Earlier studies of responses of primate infants to strangers were frequently confounded with separation from the attachment figure and/or removal to an unfamiliar setting. In the present study, young chimpanzees were tested in a familiar setting with a human female caretaker who served as an attachment figure. Two strangers were introduced: a human female, approximately the size of the caretaker, who refrained from initiating interactions and a larger human male, who repeatedly approached and initiated contact with the subjects. A somewhat more intense response was elicited by the larger, more assertive male stranger, but neither stranger elicited severe distress. The behavior of the chimpanzees is better described as wary, rather than fearful. These results may be attributable to the continued presence of the caretaker in contrast to previous studies reporting severe distress to strangers when chimpanzees are tested alone. A wariness of strangers in nursery-reared chimpanzees may develop by 6 months of age and may diminish somewhat by 2 years of age under the conditions of this study.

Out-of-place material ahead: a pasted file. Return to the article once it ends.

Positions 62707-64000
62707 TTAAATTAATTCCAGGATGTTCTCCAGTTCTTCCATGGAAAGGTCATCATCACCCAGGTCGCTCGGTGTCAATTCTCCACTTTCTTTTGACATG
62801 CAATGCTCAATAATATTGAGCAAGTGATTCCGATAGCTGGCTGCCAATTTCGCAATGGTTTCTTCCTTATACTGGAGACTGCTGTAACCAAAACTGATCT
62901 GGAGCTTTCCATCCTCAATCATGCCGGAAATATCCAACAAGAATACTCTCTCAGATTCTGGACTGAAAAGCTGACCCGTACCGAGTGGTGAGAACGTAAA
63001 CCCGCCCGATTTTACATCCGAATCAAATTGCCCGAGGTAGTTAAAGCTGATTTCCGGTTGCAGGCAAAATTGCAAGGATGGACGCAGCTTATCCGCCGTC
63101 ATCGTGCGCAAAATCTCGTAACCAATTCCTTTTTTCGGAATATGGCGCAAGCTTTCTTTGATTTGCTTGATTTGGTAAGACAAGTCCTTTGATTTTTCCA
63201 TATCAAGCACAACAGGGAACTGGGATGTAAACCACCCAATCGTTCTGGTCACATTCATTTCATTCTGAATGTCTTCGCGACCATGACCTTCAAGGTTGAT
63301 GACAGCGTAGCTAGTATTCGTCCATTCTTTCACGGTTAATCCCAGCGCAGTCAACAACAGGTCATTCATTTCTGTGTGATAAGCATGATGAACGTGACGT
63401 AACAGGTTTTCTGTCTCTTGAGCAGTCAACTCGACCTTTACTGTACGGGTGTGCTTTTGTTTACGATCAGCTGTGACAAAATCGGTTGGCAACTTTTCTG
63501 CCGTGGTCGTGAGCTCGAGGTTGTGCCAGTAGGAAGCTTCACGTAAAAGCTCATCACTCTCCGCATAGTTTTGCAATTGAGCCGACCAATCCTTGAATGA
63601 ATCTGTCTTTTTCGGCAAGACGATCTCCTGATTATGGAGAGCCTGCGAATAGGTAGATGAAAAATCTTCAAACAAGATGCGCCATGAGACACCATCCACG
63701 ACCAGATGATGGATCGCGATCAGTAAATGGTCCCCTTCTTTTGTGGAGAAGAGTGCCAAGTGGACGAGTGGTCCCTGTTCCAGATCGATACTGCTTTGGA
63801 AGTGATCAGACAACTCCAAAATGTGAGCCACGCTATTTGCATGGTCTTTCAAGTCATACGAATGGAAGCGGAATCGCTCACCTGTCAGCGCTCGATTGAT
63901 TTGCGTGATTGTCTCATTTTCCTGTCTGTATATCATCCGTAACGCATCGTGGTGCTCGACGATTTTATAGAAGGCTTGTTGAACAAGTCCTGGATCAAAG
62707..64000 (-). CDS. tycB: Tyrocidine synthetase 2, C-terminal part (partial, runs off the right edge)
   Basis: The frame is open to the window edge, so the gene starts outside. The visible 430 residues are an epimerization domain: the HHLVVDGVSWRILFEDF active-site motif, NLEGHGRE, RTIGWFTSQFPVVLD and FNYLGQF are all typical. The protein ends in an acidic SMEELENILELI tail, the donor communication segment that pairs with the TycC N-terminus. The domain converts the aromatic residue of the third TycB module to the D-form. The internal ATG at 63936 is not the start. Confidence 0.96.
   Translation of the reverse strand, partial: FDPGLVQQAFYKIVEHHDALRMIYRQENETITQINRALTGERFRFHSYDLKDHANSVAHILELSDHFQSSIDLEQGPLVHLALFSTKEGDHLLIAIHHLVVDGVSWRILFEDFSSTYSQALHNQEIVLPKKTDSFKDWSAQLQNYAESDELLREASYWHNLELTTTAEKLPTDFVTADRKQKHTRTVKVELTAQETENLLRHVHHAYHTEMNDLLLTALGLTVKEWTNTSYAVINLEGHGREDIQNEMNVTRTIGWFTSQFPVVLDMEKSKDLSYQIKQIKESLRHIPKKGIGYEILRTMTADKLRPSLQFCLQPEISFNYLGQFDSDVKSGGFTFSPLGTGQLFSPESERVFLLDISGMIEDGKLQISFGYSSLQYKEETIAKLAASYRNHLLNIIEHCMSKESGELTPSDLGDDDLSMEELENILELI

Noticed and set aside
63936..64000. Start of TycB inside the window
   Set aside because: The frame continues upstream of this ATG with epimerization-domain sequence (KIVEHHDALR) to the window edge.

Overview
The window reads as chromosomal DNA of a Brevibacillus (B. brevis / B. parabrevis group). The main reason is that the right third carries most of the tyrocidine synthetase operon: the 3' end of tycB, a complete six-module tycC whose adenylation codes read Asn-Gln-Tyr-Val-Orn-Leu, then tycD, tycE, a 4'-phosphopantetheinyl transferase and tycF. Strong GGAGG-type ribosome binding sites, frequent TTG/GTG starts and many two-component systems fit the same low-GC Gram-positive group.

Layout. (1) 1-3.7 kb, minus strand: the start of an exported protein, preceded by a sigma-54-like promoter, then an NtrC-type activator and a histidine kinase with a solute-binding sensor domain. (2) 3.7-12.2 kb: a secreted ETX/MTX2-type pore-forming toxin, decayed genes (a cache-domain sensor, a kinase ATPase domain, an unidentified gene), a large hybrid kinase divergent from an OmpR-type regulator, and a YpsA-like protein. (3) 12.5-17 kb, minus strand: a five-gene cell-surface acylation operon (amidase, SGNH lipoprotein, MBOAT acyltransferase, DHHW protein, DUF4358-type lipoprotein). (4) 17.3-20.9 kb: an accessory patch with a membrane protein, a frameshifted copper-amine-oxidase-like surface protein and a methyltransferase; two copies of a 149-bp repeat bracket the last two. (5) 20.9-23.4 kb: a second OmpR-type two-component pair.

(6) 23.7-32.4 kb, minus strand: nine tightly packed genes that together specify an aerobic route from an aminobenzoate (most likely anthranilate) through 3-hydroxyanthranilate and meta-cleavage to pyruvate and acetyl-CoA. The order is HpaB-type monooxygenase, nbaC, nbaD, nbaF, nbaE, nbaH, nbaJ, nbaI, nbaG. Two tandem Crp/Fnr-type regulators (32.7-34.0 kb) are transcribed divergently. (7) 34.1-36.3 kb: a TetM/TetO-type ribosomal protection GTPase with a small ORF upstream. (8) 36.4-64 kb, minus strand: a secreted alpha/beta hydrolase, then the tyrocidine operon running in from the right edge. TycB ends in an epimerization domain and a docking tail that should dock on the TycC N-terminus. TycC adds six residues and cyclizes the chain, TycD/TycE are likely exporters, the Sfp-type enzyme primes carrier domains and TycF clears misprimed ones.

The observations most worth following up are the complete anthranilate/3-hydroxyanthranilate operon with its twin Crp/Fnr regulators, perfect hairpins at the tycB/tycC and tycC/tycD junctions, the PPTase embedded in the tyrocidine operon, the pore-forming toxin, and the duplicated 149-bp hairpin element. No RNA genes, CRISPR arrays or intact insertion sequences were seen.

- Affiliative behavior
- Response to strangers